Seabirds roam far and wide in the Indian Ocean and consequently need ocean-wide protection, new research shows.

The research reveals that seabirds in the Indian Ocean roam extensively without the concentrated “hotspots” found in other oceans where predators feed.

The paper, published in the journal Current Biology, is entitled, “Tracking seabird migration in the tropical Indian Ocean reveals basin-scale conservation need.”

Conducted by Exeter, Heriot-Watt, Réunion universities, and ZSL, the study emphasises the need for ocean-wide protection for these birds facing multiple threats from human activities.

“Efforts are being made to protect key breeding colonies, but until now little was known about where Indian Ocean seabirds go when they’re not breeding,” said Dr. Alice Trevail, from the Environment and Sustainability Institute at Exeter’s Penryn Campus in Cornwall.

“We found that seabirds are extremely mobile outside of breeding times, with no focused hotspots.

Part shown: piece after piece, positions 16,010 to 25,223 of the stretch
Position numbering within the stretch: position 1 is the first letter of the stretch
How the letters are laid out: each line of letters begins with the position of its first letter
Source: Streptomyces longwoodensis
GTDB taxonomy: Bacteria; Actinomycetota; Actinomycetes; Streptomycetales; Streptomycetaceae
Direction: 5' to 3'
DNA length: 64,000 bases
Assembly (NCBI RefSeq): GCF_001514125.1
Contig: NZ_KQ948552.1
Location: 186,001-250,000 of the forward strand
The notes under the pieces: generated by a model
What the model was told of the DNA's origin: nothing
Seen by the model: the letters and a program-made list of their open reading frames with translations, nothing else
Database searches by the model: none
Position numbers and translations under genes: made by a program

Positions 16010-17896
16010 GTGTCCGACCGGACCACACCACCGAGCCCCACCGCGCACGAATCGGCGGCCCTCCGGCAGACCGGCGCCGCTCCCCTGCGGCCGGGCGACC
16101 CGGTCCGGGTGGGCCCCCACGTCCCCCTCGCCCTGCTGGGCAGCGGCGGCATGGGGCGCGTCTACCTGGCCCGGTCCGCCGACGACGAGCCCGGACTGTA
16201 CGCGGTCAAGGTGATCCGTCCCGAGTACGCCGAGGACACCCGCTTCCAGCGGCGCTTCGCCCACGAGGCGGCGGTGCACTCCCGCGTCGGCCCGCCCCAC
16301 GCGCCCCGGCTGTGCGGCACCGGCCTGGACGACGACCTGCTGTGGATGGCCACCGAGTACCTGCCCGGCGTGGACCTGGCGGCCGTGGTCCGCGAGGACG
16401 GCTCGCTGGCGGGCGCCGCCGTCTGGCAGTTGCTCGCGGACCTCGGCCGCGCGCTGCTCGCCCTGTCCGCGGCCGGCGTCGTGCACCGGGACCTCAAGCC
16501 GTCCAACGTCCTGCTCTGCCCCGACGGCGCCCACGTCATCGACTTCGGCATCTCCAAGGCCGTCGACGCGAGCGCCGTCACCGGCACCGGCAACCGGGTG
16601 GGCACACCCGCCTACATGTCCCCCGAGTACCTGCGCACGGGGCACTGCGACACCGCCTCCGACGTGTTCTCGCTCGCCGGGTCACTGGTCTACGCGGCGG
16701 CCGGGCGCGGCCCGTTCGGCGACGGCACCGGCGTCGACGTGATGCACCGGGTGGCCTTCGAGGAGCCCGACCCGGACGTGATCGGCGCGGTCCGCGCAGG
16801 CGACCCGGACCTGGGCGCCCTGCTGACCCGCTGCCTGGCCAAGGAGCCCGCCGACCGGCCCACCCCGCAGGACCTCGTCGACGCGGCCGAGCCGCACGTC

“Marine Protected Areas (MPAs) exist in the Indian Ocean, but the birds in our study spent an average of no more than four days in any of the five largest MPAs per year.”

Tracking data on nine seabird species during non-breeding periods informed the study, highlighting the importance of safeguarding the open ocean to ensure the survival of these avian species.

“These birds mostly prey on small fish, so they are affected by human activities including overfishing and pollution,” Dr. Trevail said.

“As the birds roam widely and spend much of their time outside national waters, we need international action—like the recent High Seas Treaty—to protect them.

“No country can act in isolation to protect these birds.”



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